Book Trailer for Pilikia

Wednesday, July 23, 2008

Lessons from Italy

Mary Fran and I recently returned from the trip of a lifetime to Rome and Florence. Visiting those two storied cities, the fount of our civilization and the birthplace of the Renaissance, I could not help but reflect on art, history and culture. In Florence, we had the good fortune to have a guided tour of Uffizi Museum, established by the Medici family to house their collection of medieval and Renaissance art.

You could spend a significant part of your life in the Uffizi taking in all of the art. Our guide, Elena, did not try to show us everything. She had an agenda, a story about art she wanted to share with us. We began in a room of altarpieces from the middle ages. All of them represented the Madonna with child; one of them was by Giotto. The Giotto was beautiful, but also typical of medieval painting. It was flat, completely lacking in perspective. The Virgin’s face was detailed, but a blue robe, under which no anatomical features were discernible, represented her body. Because of this Giotto is sometimes considered a primitive painter.

We moved from Giotto quickly to other painters who continued the theme and then to Botticelli, Da Vinci, Raphael and Michealangelo. The paintings gained perspective and the themes became secular. The Michelangelo was the last painting. The Tonto Doni, also known as The Holy Family is the only Michelangelo painting in the Uffizi. It is a family portrait of a Florentine nobleman, his wife and child. Like Giotto’s, it has three central characters, mother, father and child. The woman is even draped in blue like Giotto’s Virgin. But unlike Giotto’s, Michelangelo’s painting has perspective, the anatomy of the central characters is clearly defined, and the theme is secular, though resonating to the spiritual.

Elena’s message, which she had repeated several times during the tour and again at the end, was that without the middle ages there would be no Renaissance; without Giotto, there would be no Botticelli, Da Vinci, Raphael and Michelangelo.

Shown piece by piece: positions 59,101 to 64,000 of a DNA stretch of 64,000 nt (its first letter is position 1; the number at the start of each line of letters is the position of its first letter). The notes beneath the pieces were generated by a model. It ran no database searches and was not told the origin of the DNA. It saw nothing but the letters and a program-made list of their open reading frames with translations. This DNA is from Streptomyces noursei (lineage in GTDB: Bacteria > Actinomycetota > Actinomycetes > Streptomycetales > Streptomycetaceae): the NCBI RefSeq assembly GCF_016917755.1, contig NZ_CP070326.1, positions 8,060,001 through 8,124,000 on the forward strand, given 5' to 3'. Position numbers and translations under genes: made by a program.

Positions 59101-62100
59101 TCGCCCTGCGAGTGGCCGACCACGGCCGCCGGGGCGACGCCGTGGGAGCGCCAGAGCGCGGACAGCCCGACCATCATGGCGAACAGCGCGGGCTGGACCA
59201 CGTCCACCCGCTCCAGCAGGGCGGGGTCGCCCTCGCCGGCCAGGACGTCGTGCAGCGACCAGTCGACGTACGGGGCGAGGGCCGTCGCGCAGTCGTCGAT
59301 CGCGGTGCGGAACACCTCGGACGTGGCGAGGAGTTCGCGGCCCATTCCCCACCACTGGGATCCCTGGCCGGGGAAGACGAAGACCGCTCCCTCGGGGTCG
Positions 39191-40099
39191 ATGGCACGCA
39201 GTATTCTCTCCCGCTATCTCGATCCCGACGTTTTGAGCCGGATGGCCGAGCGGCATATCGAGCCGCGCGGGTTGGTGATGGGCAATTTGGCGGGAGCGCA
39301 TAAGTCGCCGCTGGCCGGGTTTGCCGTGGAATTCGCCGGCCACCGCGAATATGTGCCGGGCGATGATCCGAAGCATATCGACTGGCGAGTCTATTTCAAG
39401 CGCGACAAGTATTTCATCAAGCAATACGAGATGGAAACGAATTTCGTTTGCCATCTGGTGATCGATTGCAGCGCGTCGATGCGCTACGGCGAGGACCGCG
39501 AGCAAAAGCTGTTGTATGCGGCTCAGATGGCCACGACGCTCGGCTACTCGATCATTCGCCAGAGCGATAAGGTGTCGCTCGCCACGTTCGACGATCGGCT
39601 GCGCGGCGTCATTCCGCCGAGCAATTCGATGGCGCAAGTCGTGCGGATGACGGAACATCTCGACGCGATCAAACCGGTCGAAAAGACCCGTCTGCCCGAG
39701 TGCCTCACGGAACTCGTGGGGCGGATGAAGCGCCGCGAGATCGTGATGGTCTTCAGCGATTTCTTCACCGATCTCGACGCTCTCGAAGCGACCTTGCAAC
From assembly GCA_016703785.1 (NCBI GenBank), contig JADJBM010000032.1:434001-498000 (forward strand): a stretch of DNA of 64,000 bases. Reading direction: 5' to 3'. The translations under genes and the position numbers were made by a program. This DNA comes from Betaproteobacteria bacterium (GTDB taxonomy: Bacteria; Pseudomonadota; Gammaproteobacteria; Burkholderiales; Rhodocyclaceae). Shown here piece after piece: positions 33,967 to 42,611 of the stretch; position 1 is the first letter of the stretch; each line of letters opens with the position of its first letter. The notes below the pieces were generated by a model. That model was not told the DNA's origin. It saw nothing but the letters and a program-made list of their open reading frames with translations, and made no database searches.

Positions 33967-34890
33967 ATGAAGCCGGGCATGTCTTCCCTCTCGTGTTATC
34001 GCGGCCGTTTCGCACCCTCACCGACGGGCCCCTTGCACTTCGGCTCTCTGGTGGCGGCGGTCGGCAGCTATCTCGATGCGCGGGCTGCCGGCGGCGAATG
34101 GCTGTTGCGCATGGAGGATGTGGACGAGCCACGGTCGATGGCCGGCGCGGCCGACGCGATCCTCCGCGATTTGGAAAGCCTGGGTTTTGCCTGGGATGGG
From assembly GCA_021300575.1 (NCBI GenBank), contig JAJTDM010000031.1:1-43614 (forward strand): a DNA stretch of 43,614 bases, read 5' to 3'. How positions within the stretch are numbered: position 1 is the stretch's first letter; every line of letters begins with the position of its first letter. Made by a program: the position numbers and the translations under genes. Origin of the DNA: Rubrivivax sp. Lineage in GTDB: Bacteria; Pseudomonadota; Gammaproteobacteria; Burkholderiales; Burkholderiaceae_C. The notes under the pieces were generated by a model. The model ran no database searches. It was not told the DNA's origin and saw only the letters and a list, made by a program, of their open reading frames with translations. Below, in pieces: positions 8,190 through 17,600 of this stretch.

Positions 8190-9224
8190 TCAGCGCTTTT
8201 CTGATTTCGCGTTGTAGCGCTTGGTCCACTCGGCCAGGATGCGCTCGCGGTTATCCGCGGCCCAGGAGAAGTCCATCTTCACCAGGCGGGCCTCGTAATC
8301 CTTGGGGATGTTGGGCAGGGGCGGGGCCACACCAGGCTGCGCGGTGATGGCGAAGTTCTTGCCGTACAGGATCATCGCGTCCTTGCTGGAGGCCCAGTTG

I brought along a couple of books for the long plane rides. One, which I read on the way home, is by Steven Torres, The Concrete Maze. It is a compelling and disturbing mystery story about a man’s search for his teenage daughter and the person who abducted her. Torres is a fine writer who has not received the recognition he deserves. Maze is only his third book and I believe a breakout book is not far off. At the end of the book, the publisher included some questions for book clubs, an interesting feature I’d like to see more of.

The first question grabbed my attention because it melded with my thoughts on this trip. It asked readers to consider how the story fit into the hardboiled, noir tradition of Chandler, Hammett, Ken Bruen, James Sallis and Sara Gran. It was the same point Elena made, only different. Without Chandler, Hammett, Bruen, Sallis and Gran, there would be no Torres.

It seems like a contradiction that art, which results in original works created by artists, writers and musicians working alone, depends on communication and sharing among a community of artists, often across generations and even centuries. Artists study each other’s works. They know the classics of their genre and they know the cutting edge.

Picasso famously said, “Good artists copy, great artists steal,” a quote that was stolen by T.S. Eliot and Steven Jobs, among others. Don’t get me wrong. Stealing another artist’s work isn’t a good thing, but great artists and writers use other people’s work as a starting point from which to take the idea to a new place and to a new audience. Just as Michelangelo did with Giotto, Torres takes Chandler to a new place. I think that the next time any of us find ourselves discussing writing with other writers, we should be asking, not What are you writing, but What are you reading?